Ginger is a healthy, nutritious plant root and is often used as a medicinal herb and spice for cooking and natural medicine. However, can ginger be consumed during breastfeeding?
Quoting from the Very Well Family, ginger, which is believed to support the immune system, reduce inflammation in the body, and relieve nausea, is safe for consumption by nursing mothers. In fact, ginger is believed to increase the production of breast milk (ASI), you know.
“In some areas of the world, women are given ginger immediately after giving birth. Ginger is believed to help mothers recover after giving birth. It is also considered a galactagogue that stimulates milk production,” said certified nurse, Donna Murray.
Although there is not much research to prove it, in a study published in 2016 it was concluded that the use of ginger as a natural method to increase milk production in the early postpartum period was carried out by some breastfeeding mothers.
Even so, according to Donna, more research is needed to find out how ginger can increase breast milk production naturally. If you want to use ginger as a dietary supplement to increase breast milk production, you should first consult a lactation consultant.
“Keep in mind, if you want to consume ginger, breastfeeding mothers need to consult and discuss it with their doctor first,” said Donna Murray.
Does ginger affect the taste of breast milk?
Meanwhile, research studies show that consumption of foods and spices with strong flavors can affect the taste of breast milk within hours of consumption.
“The possibility of ginger affecting the taste of breast milk is very likely, although clinical evidence to support this assumption is still scarce,” said clinical nutritionist Swati Patwal. Mom Junction.
Different babies have different levels of tolerance for changes in the taste of breast milk. Some babies may be sensitive and become fussy and refuse to breastfeed. If that happens, it’s best to stop consuming ginger and see if the situation improves. If the problem persists, consult a pediatrician or lactation specialist.
Benefits of ginger for nursing mothers
The ginger analysis shows that ginger contains more than 400 different compounds, which can provide health benefits for breastfeeding mothers, including:
1. Reducing nausea
Ginger is known to relieve nausea, dizziness associated with motion sickness. In addition, ginger has also been used to relieve morning sickness during pregnancy, and is believed to reduce nausea and vomiting in cancer patients after chemotherapy.
2. Overcoming digestive problems
Clinical studies show that ginger can soothe the stomach from various ailments such as bloating, cramps, and constipation. Apart from that, it can also help to improve overall gastrointestinal motility.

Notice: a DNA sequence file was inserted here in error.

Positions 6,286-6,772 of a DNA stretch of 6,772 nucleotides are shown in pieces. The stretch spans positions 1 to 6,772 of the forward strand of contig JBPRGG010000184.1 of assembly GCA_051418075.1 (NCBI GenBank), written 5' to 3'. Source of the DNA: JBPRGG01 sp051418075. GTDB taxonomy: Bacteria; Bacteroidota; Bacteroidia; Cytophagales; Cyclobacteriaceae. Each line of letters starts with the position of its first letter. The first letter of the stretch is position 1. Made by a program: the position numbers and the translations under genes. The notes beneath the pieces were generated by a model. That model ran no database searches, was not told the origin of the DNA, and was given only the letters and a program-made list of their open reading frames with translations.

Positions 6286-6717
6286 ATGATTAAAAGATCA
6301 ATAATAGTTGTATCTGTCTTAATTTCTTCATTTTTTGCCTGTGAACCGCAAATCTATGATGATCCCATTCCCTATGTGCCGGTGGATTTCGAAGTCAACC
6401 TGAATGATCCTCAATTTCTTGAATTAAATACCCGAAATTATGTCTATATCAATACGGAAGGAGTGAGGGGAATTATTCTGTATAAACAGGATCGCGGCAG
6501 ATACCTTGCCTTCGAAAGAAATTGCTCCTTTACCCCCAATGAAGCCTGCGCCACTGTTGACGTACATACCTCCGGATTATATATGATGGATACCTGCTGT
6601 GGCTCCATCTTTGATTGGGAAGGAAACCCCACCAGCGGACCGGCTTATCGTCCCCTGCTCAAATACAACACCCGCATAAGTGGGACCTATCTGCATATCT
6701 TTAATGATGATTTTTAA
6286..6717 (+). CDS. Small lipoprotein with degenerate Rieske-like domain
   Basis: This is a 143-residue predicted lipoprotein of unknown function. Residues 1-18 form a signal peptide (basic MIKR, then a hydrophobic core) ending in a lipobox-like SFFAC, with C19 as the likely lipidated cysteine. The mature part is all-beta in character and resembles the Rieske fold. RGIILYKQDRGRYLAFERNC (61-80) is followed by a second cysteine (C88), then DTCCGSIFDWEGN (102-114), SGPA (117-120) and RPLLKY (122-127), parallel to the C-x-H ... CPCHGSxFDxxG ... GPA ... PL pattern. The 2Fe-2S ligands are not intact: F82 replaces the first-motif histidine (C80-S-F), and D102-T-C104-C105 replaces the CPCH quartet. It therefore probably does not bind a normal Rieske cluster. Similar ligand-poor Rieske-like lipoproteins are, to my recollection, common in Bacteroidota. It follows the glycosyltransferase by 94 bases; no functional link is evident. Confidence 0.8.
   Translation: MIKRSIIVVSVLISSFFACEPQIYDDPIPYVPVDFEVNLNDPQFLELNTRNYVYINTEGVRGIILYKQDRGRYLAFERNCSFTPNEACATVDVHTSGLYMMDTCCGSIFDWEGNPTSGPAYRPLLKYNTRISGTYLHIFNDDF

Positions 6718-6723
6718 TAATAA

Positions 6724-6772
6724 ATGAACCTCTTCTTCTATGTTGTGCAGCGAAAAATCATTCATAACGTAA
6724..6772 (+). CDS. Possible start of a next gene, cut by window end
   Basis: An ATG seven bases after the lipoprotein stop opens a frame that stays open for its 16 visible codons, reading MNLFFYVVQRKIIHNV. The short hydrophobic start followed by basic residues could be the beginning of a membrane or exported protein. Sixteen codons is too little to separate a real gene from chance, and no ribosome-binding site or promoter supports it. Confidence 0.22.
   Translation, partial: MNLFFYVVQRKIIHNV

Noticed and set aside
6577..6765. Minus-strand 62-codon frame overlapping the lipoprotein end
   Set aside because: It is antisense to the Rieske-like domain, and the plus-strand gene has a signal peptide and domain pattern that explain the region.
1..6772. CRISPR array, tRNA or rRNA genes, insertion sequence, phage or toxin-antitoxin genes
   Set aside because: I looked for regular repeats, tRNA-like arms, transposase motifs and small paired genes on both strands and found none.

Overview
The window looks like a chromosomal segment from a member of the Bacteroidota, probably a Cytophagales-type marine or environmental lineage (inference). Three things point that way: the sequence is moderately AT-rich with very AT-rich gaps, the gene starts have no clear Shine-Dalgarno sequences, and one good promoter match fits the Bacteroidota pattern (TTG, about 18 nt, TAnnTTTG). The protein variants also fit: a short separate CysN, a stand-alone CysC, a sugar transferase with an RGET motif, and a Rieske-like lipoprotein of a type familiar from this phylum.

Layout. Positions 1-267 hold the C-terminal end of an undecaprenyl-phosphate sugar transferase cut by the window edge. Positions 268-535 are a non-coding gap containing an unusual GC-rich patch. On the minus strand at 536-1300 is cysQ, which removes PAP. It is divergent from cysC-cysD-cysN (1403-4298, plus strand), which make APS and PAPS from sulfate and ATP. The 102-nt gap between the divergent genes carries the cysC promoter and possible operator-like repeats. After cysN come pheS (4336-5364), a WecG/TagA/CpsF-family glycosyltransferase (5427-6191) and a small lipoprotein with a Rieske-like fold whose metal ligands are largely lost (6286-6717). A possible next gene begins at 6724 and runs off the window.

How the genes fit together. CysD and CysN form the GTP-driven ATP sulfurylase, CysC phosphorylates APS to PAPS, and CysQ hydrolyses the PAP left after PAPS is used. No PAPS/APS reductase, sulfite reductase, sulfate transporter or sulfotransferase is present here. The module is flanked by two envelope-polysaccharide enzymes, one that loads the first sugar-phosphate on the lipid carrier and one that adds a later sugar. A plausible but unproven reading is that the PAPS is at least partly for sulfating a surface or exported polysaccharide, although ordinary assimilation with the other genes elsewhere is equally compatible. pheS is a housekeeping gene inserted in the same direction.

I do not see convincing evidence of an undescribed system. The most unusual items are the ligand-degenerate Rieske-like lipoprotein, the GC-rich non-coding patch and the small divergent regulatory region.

3. Reducing fever
Ginger can reduce fever by increasing the production of sweat in the body. Many believe that the antiviral properties in it can help fight colds, respiratory infections, sore throats and flu.
4. Pain relief
Pain that can be relieved by consuming ginger is headaches, menstrual cramps, and muscle aches.
5. Reduces swelling
Ginger is thought to reduce swelling and reduce pain associated with arthritis, mums. This is due to the anti-inflammatory properties of a substance called gingerol which is present in ginger.
6. Reduces oxidative stress
Ginger contains high amounts of antioxidants and bioactive compounds. This can help reduce stress is oxidative and maintains overall health in the long term.
7. Increase immunity
Studies show that ginger’s antioxidant, antimicrobial, antifungal, and antiviral properties can boost immunity in the long term.
8. Smooth circulation
Since ginger can thin the blood and lower cholesterol, it is also said to increase blood flow throughout the body.
9. Relieves allergy symptoms
Ginger can treat and treat allergies. Research studies note that ginger can help manage allergy symptoms, such as allergic rhinitis.
Eating small doses of fresh or dried ginger may rarely cause side effects. However, in some cases, ginger can cause side effects, such as interfering with the effects of some drugs, increasing bile flow, triggering allergic reactions.
Eating ginger in small doses as a spice does not cause side effects. However, if you take ginger in the form of supplements or herbs, maybe you will drink it in higher amounts, potentially causing problems. If a nursing mother wants to take ginger in the form of supplements or herbal medicine, you should first consult with her doctor.
Moms, also see how to store ginger that is right for long lasting, in the following video: